Argumentative Ethics Essay
Ingrained in contemporary belief is the efficacy of the use of incentives and rules to shape ethical behavior. In light of what Barry Schwartz has to say about practical wisdom, make a counterargument to the prevalent use of incentives and rules; stating what is problematic in their use and what needs to be considered in their stead.
Counterargument to the Prevalent Use of Incentives and Rules
Over the years, there has been a continuous debate about the use of incentives and rules to shape ethical behavior. As it is today, incentives and rules are being relied on everywhere, in schools, homes, and business, and it appears to shape virtually all everyday activities. Besides, there is a contemporary belief that incentives have a high degree of efficacy. However, according to Barry Schwartz’s take on practical wisdom, people should always do the right things the right way without relying on incentives or a set of rules (Schwartz and Kenneth 14). As much as the use of incentives and regulations may seem to improve ethical behaviors and performance, these gains come at a cost. The unintended consequences of rules and incentives outweigh the desired outcomes.
The widespread use of rules and incentives has an effect on ethical behavior and even turnover. While incentives can improve performance, this does not guarantee that the desired outcomes will be earned using ethical or moral approaches. When individuals are given incentives to achieve certain goals, they are highly likely to employ unethical practices such as cheating by exaggerating performance. The risk is even higher especially if one fall short of the goals. If high incentives are given, many individuals will cross the ethical lines to receive them, all the while consoling themselves by arguing that the end justifies the means (Schwartz 379).
Apart from encouraging bad practices, incentives and rules create inequality in compensation, leading to increased employee turnover, a situation that ultimately affects performance negatively. When financial incentives are based on performance, people doing the same job receive different levels of pay, leading to envy, jealousy, disappointment, and frustration. Besides, it is common for individuals use their pay to signal their value and status in an organization. Another problem of incentives and rules is that they reduce intrinsic motivation. When intrinsic interest is overshadowed by incentives and adherence to rules, the motivation to continue working is greatly reduced.
Therefore, it is imperative to consider other factors instead of relying exclusively on incentives and/or rules to promote performance. For instance, autonomy, which involves freedom of choice in terms of what do and how to do it, should be embraced. When individuals are given freedom, they feel more responsible for their work, dedicate more of their energy and time to it, and create more efficient and innovative techniques of accomplishing the desired goals. As a result, their performance and quality of the work increases remarkably. Mastery of a skill, which involves the development of specialized expertise and knowledge, is also an excellent method of motivating people to behave ethically in their work. Whenever an individual is given an opportunity to master his/her skill, he will naturally feel motivated to do things the right way while continue to acquire more skills (Schwartz & Kenneth 67).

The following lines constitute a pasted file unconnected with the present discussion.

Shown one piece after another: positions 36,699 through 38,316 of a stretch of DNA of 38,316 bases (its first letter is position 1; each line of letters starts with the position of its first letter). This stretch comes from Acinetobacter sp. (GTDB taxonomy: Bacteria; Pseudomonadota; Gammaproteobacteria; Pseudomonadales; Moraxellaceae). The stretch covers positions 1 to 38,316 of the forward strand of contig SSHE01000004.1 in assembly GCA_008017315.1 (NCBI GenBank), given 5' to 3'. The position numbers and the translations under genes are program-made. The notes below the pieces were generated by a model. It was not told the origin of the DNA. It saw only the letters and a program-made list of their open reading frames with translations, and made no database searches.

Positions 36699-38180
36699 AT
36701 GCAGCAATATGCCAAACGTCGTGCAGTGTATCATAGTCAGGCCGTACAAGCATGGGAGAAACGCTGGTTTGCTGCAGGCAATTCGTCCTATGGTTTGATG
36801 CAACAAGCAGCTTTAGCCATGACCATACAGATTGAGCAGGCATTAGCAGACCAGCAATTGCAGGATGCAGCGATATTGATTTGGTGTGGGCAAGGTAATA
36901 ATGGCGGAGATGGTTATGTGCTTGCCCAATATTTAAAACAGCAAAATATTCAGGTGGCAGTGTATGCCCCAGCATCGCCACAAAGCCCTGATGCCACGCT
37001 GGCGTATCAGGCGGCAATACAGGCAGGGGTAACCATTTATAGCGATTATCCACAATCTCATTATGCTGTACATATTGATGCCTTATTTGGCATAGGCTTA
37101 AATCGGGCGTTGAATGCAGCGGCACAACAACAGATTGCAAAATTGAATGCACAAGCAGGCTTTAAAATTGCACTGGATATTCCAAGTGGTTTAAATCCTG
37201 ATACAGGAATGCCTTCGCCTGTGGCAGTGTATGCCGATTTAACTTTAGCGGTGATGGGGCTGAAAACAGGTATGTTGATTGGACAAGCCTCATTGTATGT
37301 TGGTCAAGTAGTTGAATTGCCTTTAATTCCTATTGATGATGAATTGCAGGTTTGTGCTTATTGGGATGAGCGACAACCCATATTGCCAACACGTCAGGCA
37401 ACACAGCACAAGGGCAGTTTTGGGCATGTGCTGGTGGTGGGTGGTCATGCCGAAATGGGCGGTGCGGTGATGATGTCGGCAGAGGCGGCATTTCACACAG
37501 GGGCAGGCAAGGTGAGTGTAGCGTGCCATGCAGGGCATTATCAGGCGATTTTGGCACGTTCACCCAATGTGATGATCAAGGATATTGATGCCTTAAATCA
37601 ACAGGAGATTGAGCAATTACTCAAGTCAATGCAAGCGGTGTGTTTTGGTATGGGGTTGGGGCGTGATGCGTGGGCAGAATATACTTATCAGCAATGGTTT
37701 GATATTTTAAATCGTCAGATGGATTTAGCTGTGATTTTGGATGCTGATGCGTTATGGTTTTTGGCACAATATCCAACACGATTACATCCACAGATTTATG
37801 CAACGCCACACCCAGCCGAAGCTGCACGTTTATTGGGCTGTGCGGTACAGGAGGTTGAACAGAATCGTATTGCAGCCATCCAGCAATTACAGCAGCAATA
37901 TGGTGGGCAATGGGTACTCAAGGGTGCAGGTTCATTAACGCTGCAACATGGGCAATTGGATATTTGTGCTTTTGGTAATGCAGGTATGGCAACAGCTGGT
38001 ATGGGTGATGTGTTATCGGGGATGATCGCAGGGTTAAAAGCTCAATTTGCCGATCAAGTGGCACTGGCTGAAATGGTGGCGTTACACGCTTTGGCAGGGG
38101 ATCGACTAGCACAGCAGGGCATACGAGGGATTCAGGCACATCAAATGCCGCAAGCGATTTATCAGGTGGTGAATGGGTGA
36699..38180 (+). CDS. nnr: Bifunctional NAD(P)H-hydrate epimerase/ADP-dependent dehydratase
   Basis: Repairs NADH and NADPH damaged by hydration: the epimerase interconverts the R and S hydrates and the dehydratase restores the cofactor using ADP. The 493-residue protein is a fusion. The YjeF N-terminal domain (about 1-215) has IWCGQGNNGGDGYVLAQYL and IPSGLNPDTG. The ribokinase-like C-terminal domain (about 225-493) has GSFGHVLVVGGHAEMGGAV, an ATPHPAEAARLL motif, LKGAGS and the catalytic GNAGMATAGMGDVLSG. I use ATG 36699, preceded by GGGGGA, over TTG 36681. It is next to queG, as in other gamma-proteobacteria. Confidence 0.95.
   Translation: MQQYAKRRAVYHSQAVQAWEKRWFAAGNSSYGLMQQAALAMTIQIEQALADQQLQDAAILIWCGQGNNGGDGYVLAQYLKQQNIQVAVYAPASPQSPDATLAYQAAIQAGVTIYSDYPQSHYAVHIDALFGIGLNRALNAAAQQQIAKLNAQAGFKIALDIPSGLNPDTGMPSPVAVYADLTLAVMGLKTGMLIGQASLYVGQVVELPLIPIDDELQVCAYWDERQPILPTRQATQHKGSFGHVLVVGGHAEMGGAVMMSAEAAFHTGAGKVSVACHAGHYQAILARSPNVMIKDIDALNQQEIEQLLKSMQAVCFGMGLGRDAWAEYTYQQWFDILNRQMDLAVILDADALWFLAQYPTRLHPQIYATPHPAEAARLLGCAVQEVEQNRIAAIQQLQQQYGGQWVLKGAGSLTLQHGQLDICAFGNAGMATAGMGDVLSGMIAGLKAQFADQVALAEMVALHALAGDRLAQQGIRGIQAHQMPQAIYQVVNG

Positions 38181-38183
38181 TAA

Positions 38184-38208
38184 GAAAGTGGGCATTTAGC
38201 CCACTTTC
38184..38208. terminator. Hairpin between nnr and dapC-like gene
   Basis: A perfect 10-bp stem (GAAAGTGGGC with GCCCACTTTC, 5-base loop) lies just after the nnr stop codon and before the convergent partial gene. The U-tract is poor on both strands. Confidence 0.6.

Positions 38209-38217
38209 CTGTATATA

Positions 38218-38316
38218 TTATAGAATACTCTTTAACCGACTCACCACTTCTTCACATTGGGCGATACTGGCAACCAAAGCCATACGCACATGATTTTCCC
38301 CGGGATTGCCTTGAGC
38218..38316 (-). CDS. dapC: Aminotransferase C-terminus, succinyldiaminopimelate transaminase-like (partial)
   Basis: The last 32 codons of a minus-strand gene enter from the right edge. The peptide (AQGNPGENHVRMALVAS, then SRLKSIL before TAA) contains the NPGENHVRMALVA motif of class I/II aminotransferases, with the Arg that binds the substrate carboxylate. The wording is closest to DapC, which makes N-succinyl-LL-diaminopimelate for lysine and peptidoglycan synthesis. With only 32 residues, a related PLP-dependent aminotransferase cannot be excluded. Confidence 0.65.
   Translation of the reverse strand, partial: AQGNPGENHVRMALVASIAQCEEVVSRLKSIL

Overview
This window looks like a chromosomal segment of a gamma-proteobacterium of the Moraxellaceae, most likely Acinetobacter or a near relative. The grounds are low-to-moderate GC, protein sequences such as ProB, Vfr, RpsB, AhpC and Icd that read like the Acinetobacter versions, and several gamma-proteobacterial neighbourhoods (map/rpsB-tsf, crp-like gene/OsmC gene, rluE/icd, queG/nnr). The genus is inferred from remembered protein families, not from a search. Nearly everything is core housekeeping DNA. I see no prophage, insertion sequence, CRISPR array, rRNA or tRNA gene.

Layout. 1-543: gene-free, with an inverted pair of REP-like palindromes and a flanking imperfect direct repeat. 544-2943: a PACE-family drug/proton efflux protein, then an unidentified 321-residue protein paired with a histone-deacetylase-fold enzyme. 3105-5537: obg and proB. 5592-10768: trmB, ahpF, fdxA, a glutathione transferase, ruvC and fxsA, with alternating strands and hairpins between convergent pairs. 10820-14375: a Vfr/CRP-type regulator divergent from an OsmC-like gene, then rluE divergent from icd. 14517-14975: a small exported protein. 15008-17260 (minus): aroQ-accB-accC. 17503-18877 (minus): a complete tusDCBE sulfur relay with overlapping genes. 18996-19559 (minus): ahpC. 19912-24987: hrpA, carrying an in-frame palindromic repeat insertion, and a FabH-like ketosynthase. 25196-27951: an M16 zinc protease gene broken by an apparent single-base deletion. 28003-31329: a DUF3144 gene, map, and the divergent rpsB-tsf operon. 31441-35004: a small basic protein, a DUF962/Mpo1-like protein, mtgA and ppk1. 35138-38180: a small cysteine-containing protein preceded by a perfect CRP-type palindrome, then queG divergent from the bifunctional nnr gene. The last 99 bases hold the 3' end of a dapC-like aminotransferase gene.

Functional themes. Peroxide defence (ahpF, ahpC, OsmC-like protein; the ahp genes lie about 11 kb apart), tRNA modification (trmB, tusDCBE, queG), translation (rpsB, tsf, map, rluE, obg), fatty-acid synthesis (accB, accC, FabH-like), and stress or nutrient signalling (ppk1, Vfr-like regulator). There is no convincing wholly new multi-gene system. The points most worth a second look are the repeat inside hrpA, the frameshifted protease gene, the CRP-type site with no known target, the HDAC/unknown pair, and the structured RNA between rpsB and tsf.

According to Schwartz, Americans are growing increasingly dissatisfied with the institutions on which they rely for social stability. The disappointment experienced by the recipients of service often matches the dissatisfaction of those providing those services. This is true because the people offering the services have to balance between doing things as they should be done according to the rules of the system and deciding to do the right thing in the right way. The problem with the rules is that they may be imposing constraints’ on people’s efforts to do the right thing. The problem of incentives is that they are anchored on the premise that people will not do the right thing unless they are motivated (Schwartz 393).
As it is today, the pervasiveness of incentives and regulations in schools, homes, and in businesses arises from the contemporary belief that using incentives has some degree of efficacy in terms of driving the intended results. However, As much as their use seems to improve ethical behavior and performance, these gains come at a cost. In fact, the unintended consequences of rules and incentives may sometimes outweigh the benefits. As a result, encouraging people to rely on practical wisdom and to do things the right way is more efficient than relying on rules and incentives.
Schwartz, Barry. “Practical wisdom and organizations.” Research in Organizational Behavior, 31 (2011): 3-23. Print.
Schwartz, Barry. Why we work. London: Simon and Schuster, 2015. Print.
Schwartz, Barry, and Kenneth E. Sharpe. “Practical wisdom: Aristotle meets positive psychology.” Journal of Happiness Studies, 7.3 (2006): 377-395. Print.
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